Think Antarctica and you think snow. A vast and unending, featureless panorama of it.

Andrew McDonnell, a PhD student at the Woods Hole Oceanographic Institution and MIT, traveled to the Palmer U.S. Research Station in Antarctica to see snow, but not on land. Instead Mr. McDonnell was interested in the timeless undersea blizzard of particulate matter known as marine snow, the ghostly detritus of animals that descends the water column, sometimes taking months to reach the bottom.

Palmer Station sits on a drab pile of rocks on the western shore of the Antarctic Peninsula. Here Adelie penguins are disappearing by the tens of thousands (from 35,000 breeding pairs in 1973 to just 5,000 today), 85 per cent of the glaciers are receding and average winter temperatures have jumped 11 degrees Fahrenheit in the past 50 years. In fact, on the miserable, sleeting 35-degree day that Mr. McDonnell gave a talk at the Vineyard Haven Library this week, his sunbathing colleagues at the Palmer Station were enjoying a cloudless 36-degree beauty.

Could there be a connection between these unusual changes on land and the submarine snowflakes Mr. McDonnell was investigating?

Antarctica is an otherworldly place where the summer sun flirts with the horizon without ever quite dipping below, casting strange, oblique rays of twilight gold on the jagged mountains that jut 4,000 feet straight out of the sea. Untouched by human influence for millions of years and protected by the Antarctic Treaty for peaceful scientific research, it is also a pristine laboratory for researchers in the natural sciences.

“Geologists on my research vessel would go to the beach and come back with chests full of fossils,” said Mr. McDonnell. “They would pick up fossils of giant sea snails a meter across which were just lying on the ground because no one had ever been there.”

But Mr. McDonnell came to the Antarctic to study the carbon cycle. The earth’s atmosphere holds roughly 597 gigatons of carbon, but the deep ocean holds 37,200. If the world’s rain forests are a carbon sink, then the world’s deep oceans are a swimming pool.

Phytoplankton in the ocean locks up carbon and other elements by converting them to organic matter through photosynthesis. When these animals die, they sink to the bottom, taking their carbon with them, and in doing so, changing the chemistry of the ocean around them. This is what is known as a biological pump. It is why some people have advocated fertilizing the surface of the earth’s oceans to combat climate change, effectively accelerating the pump by kicking up a northeaster of marine snow.

On Mr. McDonnell’s latest research voyage it was his job to measure how effectively this pump was operating in Antarctica, where seasonal changes in sea ice have disrupted the local ecology. He did this by catching snow as it fell through the frigid depths and measuring it. It turned out that Antarctic waters are not as productive as in years past. The reasons are complicated but depend in part on the disappearance of sea ice, which the local ecosystem depends on, but are also due to ongoing global ocean acidification, which is caused by the sea’s absorption of excess carbon dioxide in the atmosphere. This hinders the development of some ph-sensitive organisms (oceans saturated with carbon dioxide are also able to absorb less carbon, leaving more of it in the atmosphere).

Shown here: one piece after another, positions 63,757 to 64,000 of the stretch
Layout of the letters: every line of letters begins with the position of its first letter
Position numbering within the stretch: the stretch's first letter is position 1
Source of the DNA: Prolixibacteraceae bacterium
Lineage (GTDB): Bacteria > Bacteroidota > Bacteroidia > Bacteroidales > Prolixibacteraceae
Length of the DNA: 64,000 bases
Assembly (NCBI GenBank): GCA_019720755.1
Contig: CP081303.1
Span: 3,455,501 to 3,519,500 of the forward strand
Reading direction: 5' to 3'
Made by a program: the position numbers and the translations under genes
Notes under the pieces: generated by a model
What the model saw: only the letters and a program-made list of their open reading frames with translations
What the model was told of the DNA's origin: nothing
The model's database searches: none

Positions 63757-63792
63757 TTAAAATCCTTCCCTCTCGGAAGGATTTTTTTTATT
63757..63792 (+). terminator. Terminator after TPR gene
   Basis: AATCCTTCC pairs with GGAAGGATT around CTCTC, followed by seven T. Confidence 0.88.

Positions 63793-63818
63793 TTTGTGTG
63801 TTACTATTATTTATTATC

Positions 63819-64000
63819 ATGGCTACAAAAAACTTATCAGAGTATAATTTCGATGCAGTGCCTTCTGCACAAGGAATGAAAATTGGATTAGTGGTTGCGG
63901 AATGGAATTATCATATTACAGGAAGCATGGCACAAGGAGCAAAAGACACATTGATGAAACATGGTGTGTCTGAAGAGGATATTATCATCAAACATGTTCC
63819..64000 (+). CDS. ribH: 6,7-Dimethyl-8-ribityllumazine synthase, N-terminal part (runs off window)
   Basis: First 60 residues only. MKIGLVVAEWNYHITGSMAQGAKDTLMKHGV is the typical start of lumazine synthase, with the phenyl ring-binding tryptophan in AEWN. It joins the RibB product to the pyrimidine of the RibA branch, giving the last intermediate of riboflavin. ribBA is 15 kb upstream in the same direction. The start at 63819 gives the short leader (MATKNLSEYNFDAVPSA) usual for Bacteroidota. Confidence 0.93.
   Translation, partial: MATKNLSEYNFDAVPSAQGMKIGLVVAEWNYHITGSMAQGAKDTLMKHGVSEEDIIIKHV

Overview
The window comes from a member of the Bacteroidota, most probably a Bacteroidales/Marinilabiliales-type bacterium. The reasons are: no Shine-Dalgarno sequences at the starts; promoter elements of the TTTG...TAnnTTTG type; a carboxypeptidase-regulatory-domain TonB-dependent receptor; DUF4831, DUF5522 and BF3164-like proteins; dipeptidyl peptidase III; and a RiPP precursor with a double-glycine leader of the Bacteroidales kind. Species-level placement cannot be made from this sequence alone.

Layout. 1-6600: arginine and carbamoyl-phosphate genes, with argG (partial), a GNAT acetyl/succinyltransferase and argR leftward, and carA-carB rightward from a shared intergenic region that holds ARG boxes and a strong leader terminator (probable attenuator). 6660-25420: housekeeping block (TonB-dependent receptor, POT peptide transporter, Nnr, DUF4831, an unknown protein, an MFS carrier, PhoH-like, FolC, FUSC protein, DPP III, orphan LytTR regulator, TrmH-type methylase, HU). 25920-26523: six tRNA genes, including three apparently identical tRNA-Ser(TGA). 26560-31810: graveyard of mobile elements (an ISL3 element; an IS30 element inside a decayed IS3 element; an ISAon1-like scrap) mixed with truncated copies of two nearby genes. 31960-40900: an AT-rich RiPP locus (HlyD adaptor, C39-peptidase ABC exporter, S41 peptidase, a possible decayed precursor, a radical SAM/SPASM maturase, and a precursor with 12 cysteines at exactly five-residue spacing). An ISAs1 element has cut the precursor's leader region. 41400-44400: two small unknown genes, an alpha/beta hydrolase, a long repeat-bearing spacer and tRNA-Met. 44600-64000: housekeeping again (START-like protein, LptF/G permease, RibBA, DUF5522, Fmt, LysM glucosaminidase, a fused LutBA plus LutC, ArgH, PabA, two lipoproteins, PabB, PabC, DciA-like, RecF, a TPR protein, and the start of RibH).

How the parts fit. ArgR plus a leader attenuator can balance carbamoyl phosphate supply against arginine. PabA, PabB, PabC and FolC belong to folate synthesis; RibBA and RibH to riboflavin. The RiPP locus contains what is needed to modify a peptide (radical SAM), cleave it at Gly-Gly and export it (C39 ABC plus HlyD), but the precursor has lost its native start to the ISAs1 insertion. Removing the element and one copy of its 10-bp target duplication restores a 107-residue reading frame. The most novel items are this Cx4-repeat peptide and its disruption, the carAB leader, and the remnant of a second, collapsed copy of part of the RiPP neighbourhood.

Ocean acidification harms plankton populations. — Andrew McDonnell

When primary production in the form of plankton slows, animals up the food chain suffer, such as salps, krill and fish; and later; penguins, seals and whales.

Antarctica wasn’t all work for Mr. McDonnell though. He described playing Frisbee golf on a moraine once covered by glaciers, visiting abandoned Chilean research stations and placing bets on which parts of the landscape would disappear by which date. Scientists are not as a whole a particularly optimistic bunch.

Mr. McDonnell gives talks about his research not only to raise awareness of the ecological issues facing Antarctica and the world at large, but to raise awareness of Antarctica itself.

Andrew McDonnell

“It’s amazing to me how many people in the general public don’t even know that it really exists,” he said, adding: “I saw this girl from high school who when I told her I was doing research in Antarctica said, ‘Oh, that’s up by like the North Pole, right?’” He laughed: “Well, not exactly.”

Mr. McDonnell, who fell asleep most nights to the violent grinding sound of calving glaciers near Palmer, finally pulled up a slide of the Wilkins Ice Shelf, an area he visited last March.

“We were offshore from Charcot Island here, which was connected to the continent by an ice bridge,” he said. “When we got back to shore, by April Charcot Island was no longer connected to the mainland by this giant ice sheet because the ice shelf had disintegrated.” Wilkins is the tenth major ice shelf to collapse in recent decades.

“For me that was quite a lesson,” Mr. McDonnell said. “In my lifetime and in fact in my one trip to Antarctica the landscape was dramatically changing.”